Analysis of brain cells using RNA-seq provides insights into autism

Seminar Series

Friday, January 22, 2021 - 03:30
Zoom Conference
Kathryn Roeder, PhD

Abstract: Recently the largest exome sequencing study to date of autism spectrum disorder (ASD) implicated 102 genes in risk. This risk gene set serves as a springboard for additional explorations into the etiological pathways of ASD, which can guide in the hunt for therapeutics.  Quantification of gene expression using single cell RNA-sequencing of brain tissues, can be a critical step in such investigations.   We describe statistical challenges encountered analyzing developing brain cells, including new methods for transfer learning and hierarchical reconstruction via reconciliation of multi-resolution cluer trees. 

Speaker: Kathryn Roeder, PhD
Professor of Statistics and Data Science
Carnegie Mellon University

Bio:  Dr. Roeder is the UPMC Professor of Statistics and Life Sciences in the Departments of Statistics and Data Science and Computational Biology. She has developed statistical and machine learning methods in a wide spectrum of areas, including high dimensional data problems in genetics. Her work focuses on statistical methods to reveal the genetic basis of complex disease. She is one of the leaders of the Autism Sequencing Consortium, an international organization dedicated to discovering the genetic etiology of autism. She received the Committee of Presidents of Statistical Societies (COPSS) Presidents’ Award (1997), Snedecor Award for outstanding work in statistical applications (1997) and Distinguished Achievement Award and Lectureship (2020). In 2013, she received the Janet L. Norwood Award for outstanding achievement by a woman in statistical sciences. She is an elected fellow of the American Statistical Association, the Institute of Mathematical Statistics and AAAS. In 2019 Dr. Roeder was elected to the National Academy of Sciences.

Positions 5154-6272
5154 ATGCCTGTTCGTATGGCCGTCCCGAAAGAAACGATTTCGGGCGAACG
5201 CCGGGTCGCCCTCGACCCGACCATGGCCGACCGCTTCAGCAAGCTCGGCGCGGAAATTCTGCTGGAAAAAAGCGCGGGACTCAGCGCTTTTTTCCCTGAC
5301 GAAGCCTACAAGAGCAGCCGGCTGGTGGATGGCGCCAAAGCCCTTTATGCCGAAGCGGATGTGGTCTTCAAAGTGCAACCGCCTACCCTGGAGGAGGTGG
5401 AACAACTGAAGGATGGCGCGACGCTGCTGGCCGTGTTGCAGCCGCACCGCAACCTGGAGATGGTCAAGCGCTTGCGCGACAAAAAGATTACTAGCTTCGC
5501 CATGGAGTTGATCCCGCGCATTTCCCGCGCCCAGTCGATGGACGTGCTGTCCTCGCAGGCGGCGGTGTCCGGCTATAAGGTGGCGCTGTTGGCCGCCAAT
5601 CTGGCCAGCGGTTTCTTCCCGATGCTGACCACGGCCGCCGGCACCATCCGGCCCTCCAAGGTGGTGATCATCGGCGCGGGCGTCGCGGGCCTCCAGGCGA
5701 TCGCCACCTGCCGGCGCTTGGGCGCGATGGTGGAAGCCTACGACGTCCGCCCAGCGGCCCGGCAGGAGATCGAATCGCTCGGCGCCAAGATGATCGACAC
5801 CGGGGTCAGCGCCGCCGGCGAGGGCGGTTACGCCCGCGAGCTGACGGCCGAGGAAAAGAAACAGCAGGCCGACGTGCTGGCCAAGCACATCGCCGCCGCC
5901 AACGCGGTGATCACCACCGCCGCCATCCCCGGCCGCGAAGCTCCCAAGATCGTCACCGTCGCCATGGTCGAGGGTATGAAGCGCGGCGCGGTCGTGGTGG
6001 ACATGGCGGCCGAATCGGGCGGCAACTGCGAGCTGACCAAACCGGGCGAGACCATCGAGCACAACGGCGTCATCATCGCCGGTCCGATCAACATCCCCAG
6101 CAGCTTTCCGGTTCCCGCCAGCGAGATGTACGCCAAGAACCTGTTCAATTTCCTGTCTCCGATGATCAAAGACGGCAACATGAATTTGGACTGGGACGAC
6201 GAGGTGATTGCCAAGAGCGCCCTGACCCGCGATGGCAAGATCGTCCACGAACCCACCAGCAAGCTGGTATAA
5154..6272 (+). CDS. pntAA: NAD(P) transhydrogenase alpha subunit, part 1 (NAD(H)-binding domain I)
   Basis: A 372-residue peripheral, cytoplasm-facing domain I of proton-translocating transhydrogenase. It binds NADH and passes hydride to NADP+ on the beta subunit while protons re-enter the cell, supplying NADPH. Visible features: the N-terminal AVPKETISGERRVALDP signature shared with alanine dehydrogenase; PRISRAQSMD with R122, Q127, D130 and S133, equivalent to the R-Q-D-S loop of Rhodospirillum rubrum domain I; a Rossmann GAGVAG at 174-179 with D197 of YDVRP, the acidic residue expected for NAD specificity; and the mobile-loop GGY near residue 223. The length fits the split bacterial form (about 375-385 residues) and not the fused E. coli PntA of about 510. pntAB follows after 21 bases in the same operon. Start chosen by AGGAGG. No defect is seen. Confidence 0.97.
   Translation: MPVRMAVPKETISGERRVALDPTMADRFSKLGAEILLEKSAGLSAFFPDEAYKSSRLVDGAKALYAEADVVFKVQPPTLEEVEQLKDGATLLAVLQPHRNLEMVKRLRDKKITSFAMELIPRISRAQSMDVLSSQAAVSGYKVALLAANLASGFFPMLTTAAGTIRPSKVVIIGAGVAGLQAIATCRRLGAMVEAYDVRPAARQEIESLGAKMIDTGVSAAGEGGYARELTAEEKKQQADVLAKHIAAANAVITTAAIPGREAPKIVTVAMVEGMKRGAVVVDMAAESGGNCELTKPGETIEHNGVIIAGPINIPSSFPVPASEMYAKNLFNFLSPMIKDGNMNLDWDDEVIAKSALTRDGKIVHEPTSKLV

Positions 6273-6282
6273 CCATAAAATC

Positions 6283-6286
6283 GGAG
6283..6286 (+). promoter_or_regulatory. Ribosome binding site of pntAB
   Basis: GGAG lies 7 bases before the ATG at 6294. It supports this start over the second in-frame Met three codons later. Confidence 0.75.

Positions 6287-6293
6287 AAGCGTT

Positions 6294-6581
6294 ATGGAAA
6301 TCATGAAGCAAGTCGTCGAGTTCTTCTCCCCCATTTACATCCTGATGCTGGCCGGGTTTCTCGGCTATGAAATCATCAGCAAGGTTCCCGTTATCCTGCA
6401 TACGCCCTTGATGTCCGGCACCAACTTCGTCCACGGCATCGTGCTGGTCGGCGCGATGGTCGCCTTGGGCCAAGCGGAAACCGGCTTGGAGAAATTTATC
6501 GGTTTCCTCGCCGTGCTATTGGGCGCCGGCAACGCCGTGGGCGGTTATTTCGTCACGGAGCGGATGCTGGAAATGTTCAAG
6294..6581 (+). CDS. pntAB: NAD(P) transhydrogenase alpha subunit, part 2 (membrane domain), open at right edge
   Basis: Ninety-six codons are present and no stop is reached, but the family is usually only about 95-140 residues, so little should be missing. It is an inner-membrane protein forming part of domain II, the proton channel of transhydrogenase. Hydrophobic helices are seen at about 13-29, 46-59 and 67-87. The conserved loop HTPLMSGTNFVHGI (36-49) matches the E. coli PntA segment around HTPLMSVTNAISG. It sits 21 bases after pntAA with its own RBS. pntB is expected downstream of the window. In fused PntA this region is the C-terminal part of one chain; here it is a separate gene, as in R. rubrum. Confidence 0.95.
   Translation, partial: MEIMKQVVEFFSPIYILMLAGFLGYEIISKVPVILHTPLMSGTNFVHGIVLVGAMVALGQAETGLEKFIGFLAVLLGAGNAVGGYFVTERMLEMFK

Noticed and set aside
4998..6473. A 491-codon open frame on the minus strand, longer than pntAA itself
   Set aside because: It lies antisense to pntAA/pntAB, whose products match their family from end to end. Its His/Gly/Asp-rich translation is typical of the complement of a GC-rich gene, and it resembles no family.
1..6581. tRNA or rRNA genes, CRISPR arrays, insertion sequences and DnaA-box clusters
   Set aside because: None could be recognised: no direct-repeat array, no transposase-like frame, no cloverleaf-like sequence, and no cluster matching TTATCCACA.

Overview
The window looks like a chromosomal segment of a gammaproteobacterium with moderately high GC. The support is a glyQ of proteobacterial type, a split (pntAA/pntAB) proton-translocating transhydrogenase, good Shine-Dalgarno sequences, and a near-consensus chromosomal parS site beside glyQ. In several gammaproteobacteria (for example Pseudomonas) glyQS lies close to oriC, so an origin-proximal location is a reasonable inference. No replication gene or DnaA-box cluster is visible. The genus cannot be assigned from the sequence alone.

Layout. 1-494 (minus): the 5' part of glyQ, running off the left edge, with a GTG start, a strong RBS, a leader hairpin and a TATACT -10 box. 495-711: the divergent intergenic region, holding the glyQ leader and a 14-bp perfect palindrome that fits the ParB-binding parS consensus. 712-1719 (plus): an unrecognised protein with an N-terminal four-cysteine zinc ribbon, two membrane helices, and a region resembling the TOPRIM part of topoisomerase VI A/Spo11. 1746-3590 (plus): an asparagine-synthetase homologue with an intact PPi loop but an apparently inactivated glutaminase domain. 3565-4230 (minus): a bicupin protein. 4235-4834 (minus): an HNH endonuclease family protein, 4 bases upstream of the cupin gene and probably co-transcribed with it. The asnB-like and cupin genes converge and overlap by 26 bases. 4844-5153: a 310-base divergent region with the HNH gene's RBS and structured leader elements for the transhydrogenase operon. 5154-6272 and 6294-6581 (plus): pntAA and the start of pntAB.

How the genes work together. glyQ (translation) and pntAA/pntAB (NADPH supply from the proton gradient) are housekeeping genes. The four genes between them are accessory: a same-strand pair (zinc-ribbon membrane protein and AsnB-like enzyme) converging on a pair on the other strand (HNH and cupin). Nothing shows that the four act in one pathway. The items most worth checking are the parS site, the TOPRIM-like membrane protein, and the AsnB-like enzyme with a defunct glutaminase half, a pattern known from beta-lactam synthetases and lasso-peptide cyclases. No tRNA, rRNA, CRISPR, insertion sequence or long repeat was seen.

A primary goal of her research group is to develop statistical tools for finding associations between patterns of genetic variation and complex disease. To solve biologically relevant problems, they utilize modern statistical methods such as high dimensional statistics, statistical machine learning, nonparametric methods and networks. Data arises from primarily from Next Generation Sequencing and gene expression arrays. Their methodological work is motivated by our studies of schizophrenia, autism and other genetic disorders.


Meeting ID: 915 4596 8925

Passcode:  301685